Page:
The administration’s move “continues the president’s election-year political ploy of giving speeches and talking about drilling after having spent the first three years in office blocking, delaying and driving up the cost of producing energy in America,” said Rep. Doc Hastings, R-Wash. “The president is focused on trying to talk his way out of what he’s done, rather than taking real steps to boost American energy production.”

At issue is Interior Secretary Ken Salazar’s announcement in Norfolk, Va., this morning that the government is assessing the environmental effects of allowing seismic surveys along the mid- and south-Atlantic that could help locate hidden pockets of oil and gas. If ultimately approved, the studies by private geological research companies also could help guide decisions about where to place renewable energy projects off the coast.

The Interior Department is issuing a draft environmental impact statement that assesses the consequences of seismic research on marine life in the area. The Obama administration had planned to release a similar document in 2010, before the Gulf of Mexico oil spill.

If the draft environmental assessment is finalized after public comments and hearings, the Bureau of Ocean Energy Management could give companies permits to conduct the studies off the coasts of eight East Coast states.

Salazar said that if the geological research turned up promising results, that could open the door to offshore drilling in the area within five years, even though the administration currently has ruled out that kind of exploration before 2017. A government plan for selling offshore drilling leases from 2012 to 2017 does not include any auctions of Atlantic territory.

“If the information that is developed allows us to move forward in a quicker time frame, we can always come in with an amendment,” Salazar said. “We’re not prejudging that at this point in time. My view is … we need to develop information so we can make those wise decisions.”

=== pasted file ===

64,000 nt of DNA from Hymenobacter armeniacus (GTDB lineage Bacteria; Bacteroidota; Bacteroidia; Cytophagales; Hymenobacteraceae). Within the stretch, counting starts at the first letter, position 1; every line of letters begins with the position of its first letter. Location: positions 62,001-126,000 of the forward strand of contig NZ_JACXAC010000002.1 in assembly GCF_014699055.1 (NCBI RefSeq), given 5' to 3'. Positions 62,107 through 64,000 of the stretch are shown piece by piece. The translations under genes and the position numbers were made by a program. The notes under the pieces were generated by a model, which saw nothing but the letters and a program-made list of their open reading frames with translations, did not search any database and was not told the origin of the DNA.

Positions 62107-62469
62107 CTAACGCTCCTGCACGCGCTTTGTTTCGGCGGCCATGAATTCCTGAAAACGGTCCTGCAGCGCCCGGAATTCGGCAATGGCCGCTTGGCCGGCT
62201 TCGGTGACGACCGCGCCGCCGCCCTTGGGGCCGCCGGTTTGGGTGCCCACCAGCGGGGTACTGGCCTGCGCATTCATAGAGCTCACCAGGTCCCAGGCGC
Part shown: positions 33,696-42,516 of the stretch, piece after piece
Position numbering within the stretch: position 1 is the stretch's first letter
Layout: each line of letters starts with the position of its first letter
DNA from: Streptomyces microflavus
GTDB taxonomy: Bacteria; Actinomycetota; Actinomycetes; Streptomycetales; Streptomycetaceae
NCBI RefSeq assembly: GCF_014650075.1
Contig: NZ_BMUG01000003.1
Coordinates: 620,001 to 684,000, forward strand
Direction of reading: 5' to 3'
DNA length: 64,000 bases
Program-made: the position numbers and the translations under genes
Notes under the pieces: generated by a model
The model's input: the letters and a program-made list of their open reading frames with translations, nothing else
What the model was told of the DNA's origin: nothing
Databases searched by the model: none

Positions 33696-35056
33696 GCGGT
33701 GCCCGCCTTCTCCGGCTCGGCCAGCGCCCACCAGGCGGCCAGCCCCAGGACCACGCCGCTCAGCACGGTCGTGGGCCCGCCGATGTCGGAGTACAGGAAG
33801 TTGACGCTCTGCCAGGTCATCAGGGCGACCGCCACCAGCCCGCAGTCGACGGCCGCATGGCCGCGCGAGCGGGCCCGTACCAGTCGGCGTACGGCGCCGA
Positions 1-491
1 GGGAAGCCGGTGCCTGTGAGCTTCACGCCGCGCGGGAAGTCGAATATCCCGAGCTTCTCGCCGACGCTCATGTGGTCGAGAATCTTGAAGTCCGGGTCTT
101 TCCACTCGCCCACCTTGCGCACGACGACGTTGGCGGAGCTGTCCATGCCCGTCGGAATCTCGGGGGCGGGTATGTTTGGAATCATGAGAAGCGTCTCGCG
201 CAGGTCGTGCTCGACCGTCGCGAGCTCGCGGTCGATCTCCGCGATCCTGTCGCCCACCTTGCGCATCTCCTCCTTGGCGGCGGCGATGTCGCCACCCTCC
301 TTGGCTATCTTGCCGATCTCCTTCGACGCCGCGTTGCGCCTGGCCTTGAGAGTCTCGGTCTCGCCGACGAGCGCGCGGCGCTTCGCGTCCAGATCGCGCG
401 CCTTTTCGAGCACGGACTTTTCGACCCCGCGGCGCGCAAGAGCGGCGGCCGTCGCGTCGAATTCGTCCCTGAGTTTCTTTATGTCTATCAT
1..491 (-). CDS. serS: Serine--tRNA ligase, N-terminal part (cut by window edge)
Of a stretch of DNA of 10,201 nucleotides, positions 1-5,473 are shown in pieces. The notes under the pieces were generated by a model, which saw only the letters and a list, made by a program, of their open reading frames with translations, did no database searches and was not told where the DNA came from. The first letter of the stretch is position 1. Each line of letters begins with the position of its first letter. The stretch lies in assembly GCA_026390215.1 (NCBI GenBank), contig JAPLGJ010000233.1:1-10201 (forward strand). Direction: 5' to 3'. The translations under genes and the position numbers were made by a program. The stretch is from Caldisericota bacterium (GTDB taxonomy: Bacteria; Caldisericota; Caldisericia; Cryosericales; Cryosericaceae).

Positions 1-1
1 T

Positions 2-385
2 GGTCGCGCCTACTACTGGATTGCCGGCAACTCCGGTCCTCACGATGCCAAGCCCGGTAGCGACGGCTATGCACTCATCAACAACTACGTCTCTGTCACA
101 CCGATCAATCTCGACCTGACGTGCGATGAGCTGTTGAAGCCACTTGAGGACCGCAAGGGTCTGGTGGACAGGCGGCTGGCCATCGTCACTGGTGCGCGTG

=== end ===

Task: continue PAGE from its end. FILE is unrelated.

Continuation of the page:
Industry officials noted that under federal laws, it could take years for the government to revise the 2012-2017 leasing plan, even if federal officials decided to pursue Atlantic drilling.

Erik Milito, upstream director for the American Petroleum Institute, said the administration is repackaging old news and old plans to make it appear it is making real progress to encourage more domestic energy development.

“This is political rhetoric to make it appear the administration is doing something on gas prices, but in reality it is little more than an empty gesture,” Milito said.

Randall Luthi, the president of the National Ocean Industries Association, likened the administration’s announcement to giving the industry “a canoe with no oars, since there are no lease sales planned anywhere off the East Coast.”

If allowed to conduct seismic surveys, geological research firms would ultimately give the resulting information to the government and sell it to companies eager to analyze the data.

But Milito questioned whether seismic companies would pursue the work, given that some of their best customers — oil companies — wouldn’t be able to use it to plan offshore drilling for years, if at all.

“Without an Atlantic coast lease sale in their five-year plan, the administration’s wishful thinking on seismic research has no ultimate purpose,” Milito said. “The White House has banned lease sales in the Atlantic for at least the next five years, discouraging the investment and job creation, and ultimately production, which would make seismic exploration valuable.”

Still, at least six companies already have told the government they want to conduct seismic research along the East Coast.

“We have gotten significant expressions of interest from companies in contracting for these seismic surveys,” said Tommy Beaudreau, the director of the Bureau of Ocean Energy Management. “I am confident that, assuming the process continues on the track we anticipate, that there will be significant interest next year in conducting these surveys.”

Geological research uses seismic waves to map what lies underground or beneath the ocean floor. The shock waves — which some environmental advocates say may harm marine life — map the density of subterranean material and can gives clues about possible oil and gas.

Seismic studies also help identify geologic hazards and archaeological resources in the seabed — information useful in determining the placement of renewable energy infrastructure as well as oil and gas equipment.